professional – and other – skills

I have a profile on the LinkedIn system and regularly receive updates on what changes have been made on the profiles of people within my network. This morning I found this in my inbox (the two lines refer to the same person):

skills & experience

What I want to know is, did he go on a course (updated education) and learn to be a poet (additional skill). Or was it something that happened (updated experience) that brought out the poet in him?

I’m not meaning to be snide about it. After all, my own contact with the guy in question is through the world of poetry, and I don’t doubt it’s a valid point to include on his profile.

What I’m really questioning is why it took me so many years before I felt I could call myself a writer. And why it still sticks in my craw to say I’m a poet.

Author: don't confuse the narrator

Exploring the boundary between writer and narrator through first person poetry, prose and opinion

6 thoughts on “professional – and other – skills”

  1. Wouldn’t the skill be “poetry”?

    “Poet” would surely be a profession, or at least a vocation.

    Perhaps it needs a scale of rising degrees, like Skill (Poet – Limericks (Talented) Haikus (Poor) Rhyming Couplets (Appreciated) )

    And that’s before you discuss whether “poet” is a skill, talent or knowledge. Can you be taught to be a poet?


    1. I agree that ‘poet’ sits awkwardly as a ‘skill’, but so does ‘poetry’.
      I think ‘poetry’ is something you make, not something you do, perhaps.
      Hmm. Maybe not…

      Trying again:
      ‘Poetry’ is more like a product, not a process. So listing it as a skill is like listing “meals, clean floors and pressed shirts” rather than cooking, cleaning and ironing.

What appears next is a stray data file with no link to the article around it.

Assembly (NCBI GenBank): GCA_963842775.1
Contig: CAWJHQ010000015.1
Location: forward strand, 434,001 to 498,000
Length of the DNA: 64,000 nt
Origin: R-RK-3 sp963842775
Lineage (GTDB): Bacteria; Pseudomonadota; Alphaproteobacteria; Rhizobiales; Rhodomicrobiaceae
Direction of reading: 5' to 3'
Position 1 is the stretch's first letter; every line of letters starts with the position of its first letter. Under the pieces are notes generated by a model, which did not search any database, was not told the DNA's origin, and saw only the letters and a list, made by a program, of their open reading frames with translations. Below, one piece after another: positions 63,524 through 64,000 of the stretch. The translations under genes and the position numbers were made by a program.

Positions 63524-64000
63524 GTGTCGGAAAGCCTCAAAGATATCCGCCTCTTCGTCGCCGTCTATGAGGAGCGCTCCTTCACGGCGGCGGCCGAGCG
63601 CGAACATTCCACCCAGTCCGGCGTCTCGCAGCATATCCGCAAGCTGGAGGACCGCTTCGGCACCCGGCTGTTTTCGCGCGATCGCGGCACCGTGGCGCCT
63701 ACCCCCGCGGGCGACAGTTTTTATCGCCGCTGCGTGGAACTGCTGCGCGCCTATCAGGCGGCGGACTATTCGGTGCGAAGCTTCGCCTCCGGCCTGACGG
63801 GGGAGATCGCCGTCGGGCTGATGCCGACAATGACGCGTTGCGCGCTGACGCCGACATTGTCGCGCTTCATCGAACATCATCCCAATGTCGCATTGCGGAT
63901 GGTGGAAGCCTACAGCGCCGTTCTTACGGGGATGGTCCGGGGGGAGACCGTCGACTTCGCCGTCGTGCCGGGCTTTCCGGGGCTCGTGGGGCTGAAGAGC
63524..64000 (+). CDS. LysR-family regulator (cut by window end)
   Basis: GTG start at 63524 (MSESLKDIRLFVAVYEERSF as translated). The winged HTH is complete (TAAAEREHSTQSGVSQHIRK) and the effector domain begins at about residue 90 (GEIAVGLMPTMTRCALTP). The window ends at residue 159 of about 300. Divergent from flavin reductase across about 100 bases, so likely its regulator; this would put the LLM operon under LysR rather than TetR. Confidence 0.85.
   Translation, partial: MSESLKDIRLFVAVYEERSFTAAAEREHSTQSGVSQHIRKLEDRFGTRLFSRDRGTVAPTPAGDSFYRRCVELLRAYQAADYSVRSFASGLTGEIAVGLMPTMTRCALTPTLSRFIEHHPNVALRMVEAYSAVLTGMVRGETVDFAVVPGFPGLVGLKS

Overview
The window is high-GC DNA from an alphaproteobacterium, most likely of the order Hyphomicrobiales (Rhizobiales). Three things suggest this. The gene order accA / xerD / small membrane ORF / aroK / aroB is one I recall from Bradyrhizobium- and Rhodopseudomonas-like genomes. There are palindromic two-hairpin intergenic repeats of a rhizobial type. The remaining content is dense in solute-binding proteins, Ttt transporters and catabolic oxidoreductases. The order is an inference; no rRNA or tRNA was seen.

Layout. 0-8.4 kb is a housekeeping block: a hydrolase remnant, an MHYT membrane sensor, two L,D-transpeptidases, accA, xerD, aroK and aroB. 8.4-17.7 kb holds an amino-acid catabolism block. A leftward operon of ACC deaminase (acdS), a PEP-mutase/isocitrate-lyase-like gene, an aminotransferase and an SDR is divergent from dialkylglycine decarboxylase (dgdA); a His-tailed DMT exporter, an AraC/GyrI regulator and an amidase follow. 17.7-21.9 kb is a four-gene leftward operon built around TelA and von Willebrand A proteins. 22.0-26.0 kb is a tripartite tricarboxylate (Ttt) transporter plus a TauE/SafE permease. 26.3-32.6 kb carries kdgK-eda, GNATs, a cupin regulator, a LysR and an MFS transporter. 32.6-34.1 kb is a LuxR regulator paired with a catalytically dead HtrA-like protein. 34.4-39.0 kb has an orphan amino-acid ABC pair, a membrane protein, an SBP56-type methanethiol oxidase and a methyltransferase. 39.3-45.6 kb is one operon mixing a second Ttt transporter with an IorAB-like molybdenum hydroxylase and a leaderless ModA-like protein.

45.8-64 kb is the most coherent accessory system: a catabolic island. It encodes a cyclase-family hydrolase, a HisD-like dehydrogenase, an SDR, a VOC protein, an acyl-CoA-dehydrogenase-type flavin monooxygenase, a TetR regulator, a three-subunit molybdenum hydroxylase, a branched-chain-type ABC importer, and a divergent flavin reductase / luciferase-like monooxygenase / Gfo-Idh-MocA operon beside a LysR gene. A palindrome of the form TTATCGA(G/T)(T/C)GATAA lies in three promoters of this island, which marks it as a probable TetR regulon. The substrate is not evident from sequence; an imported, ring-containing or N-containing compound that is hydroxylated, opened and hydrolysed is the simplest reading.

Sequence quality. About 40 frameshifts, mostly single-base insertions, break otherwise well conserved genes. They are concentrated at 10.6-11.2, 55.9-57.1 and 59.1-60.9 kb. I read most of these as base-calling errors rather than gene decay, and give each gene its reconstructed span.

Mostly, ‘poet’ is unlikely to be a profession. Certainly not one that you can hope to earn much of a living from. And what sort of objective scale could there be? A Cambridge Certificate? I still feel that the whole MFA in Creative Writing is ‘dangerous’ ground, although, to quote the ex-laureate “If imagination cannot be taught, the craft of writing can.” And I guess he would include poetry in ‘writing’.

      Note that people don’t seem to label themselves as ‘novelist’, ‘columnist’, ‘essayist’ etc. quite so readily as they choose to say ‘poet’. Why is ‘writer’ an acceptable generic term for writers of all forms of prose and yet not for writers of poetry?


      1. Writer often implies “published”. Poet often implies “wrote something my mum quite liked”.

        And there’s still a lot of people out there who regard the word “poetry” with soppy drivel about valentines. In the same way that cartoons are just for kids – until they see Maus.


  2. Poets are often modest, while poetasters from Thomas Shadwell to ****** ****** are almost always self-admiring.

    Unlike Shadwell and his descendants (whole tribes of whom infest the Internet), your writings are considered to be poetry by all intelligent readers, so you’re a poet whether the word “sticks in your craw” (cliché alert!) or not.


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